Predictions on interest rate trends abound with no clear pattern emerging. The spread between the 10-year treasury and the 30-year fixed residential mortgage rates has been at historic highs for over a year as the uncertainty in lending and concerns about the future of the economy has impacted the way lenders look at new loans. That spread, which is now in the range of 3% has caused residential mortgage rates to be much higher than they would be otherwise. Nobody really knows if the Fed’s increases are over yet, and until the spread declines, they could remain at current levels. For Commercial loans, as the spread decreases, they should begin to moderate. Meanwhile, there is some consensus among the experts that we will see rates decrease sometime during 2024, but it is more difficult to see consensus as to exactly when that might begin, and establish itself as a predictable trend.
Hotel ownership continues to consolidate in Juneau, with rumors of new hotel construction on the horizon. Ownership of Juneau’s hotel properties is consolidating rapidly as out of state owners secure title to more local properties. One single out of state investor now owns the Baranof, the Sheraton Hotel and the Travelodge, which came under new ownership most recently. Driftwood Inn was recently purchased by a non-profit entity. What this trend foretells is a prediction of higher room rates, for both summer and winter guests. What is challenging for business travelers and out of town Alaskan residents alike is that the higher rates make it more expensive for regular travel to and from the capital City, on top of higher rental car rates and the actual cost of getting here. Out of state investors have signaled an interest in building new hotels in Juneau, but available sites are rare, and the cost of construction continues to increase every year. In 2024 it is likely we’ll see evidence of plans to build new hotels. Stay tuned.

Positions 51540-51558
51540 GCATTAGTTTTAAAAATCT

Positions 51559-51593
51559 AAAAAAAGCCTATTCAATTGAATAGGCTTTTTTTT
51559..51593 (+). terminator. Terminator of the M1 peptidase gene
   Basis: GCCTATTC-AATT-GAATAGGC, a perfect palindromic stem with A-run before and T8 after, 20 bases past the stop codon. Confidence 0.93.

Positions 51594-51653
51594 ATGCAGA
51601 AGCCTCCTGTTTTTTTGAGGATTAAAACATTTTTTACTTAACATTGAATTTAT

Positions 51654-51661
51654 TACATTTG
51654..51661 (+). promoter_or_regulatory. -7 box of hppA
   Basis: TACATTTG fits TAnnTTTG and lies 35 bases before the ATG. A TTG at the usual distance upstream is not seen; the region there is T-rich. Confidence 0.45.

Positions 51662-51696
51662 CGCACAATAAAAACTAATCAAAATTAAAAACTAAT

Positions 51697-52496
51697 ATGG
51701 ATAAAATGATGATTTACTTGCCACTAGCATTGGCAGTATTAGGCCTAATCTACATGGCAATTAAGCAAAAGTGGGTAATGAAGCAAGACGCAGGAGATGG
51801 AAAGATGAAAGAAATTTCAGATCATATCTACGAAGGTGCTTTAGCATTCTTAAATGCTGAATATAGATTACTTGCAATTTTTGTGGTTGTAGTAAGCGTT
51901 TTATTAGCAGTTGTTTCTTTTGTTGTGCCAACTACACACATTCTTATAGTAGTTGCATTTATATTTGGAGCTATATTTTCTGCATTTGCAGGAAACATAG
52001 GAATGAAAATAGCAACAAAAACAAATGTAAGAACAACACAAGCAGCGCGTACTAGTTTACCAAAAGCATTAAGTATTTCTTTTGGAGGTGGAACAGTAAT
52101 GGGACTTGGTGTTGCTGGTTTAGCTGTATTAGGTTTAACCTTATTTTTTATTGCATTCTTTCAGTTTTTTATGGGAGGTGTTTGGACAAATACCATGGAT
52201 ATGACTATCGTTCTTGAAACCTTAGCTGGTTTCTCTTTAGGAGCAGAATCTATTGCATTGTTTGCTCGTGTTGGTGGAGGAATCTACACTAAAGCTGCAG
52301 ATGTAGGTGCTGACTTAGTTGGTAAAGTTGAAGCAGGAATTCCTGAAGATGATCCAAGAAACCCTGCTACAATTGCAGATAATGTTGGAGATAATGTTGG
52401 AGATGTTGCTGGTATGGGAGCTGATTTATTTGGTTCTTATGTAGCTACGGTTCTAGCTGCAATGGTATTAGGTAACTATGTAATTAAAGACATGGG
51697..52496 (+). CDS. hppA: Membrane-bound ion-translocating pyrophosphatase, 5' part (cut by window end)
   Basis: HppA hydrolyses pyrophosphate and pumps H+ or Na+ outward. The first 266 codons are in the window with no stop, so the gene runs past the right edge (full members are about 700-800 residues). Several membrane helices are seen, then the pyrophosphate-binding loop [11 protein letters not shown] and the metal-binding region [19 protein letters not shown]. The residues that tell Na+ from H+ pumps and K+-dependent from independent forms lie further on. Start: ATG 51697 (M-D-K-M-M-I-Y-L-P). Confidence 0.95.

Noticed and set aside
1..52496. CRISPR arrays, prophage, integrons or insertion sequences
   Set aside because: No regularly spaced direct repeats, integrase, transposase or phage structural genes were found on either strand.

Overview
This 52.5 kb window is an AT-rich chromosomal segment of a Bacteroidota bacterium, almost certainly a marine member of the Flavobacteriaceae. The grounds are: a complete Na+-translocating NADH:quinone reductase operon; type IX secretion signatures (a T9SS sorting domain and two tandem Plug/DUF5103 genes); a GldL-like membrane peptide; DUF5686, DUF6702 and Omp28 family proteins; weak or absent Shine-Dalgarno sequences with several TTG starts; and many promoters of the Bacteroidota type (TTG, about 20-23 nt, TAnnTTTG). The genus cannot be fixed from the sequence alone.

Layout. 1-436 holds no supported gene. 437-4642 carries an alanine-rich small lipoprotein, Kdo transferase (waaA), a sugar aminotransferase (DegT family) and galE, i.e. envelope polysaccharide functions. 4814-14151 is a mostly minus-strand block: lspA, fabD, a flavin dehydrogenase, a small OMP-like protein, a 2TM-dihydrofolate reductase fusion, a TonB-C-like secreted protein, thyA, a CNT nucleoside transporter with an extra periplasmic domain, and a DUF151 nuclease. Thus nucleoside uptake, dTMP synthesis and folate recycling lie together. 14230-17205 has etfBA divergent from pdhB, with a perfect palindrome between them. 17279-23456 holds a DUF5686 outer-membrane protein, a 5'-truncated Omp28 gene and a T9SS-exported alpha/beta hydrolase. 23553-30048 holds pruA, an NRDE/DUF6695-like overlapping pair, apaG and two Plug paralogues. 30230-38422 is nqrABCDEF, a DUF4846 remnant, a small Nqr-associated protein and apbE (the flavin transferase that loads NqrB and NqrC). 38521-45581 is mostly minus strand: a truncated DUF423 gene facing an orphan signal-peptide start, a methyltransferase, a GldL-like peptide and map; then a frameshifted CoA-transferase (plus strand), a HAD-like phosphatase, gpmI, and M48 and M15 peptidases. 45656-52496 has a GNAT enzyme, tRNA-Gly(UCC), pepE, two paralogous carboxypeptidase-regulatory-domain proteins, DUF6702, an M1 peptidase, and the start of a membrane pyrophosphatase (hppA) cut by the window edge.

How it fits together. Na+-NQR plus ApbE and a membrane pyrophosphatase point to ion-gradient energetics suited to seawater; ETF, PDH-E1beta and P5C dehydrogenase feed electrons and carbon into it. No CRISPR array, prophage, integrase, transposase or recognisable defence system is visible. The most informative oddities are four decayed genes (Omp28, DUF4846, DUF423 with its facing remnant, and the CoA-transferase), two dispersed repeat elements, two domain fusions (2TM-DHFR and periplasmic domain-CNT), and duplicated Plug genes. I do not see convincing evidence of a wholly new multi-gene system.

Warehouse Inventory at an all time low. We recently were contacted by two national Commercial brokerages on the west coast who were seeking warehouse inventory for their clients in the 3,000 to 5,000 square foot range. Unfortunately, we had to tell them what we’ve known for the past several years—there is no available inventory. There are several reasons for this. First, over the past decade, the boomlet of construction of boat condos has essentially become the warehouse market, in the Industrial Boulevard and Lemon Creek submarkets. Second, the availability of new industrial parcels has fallen off dramatically, even though the City and Borough has identified industrial land—new supplies of industrial land as key to small business growth here. Finally, the cost structure associated with new construction is making it more and more difficult for supply to keep up with the demand.
Office leasing slows to pre-pandemic levels. Since about 2015 when the last walk-up office and retail building was constructed in the valley, office leasing has slowed steadily until the pandemic, which is still impacting major employers in all office markets—Juneau being no exception. And office rates have continued to reflect a “flat” outlook for both B and C rated buildings, which Juneau has in abundance. Along with the softness in current rates, annual accelerators are “all over the place,” according to one leasing agent who has represented the state of Alaska for the past decade. The shrinking size of state agency offices coupled with the challenge with the state budget outlook has most tenants staying where they are– and not expanding their footprints.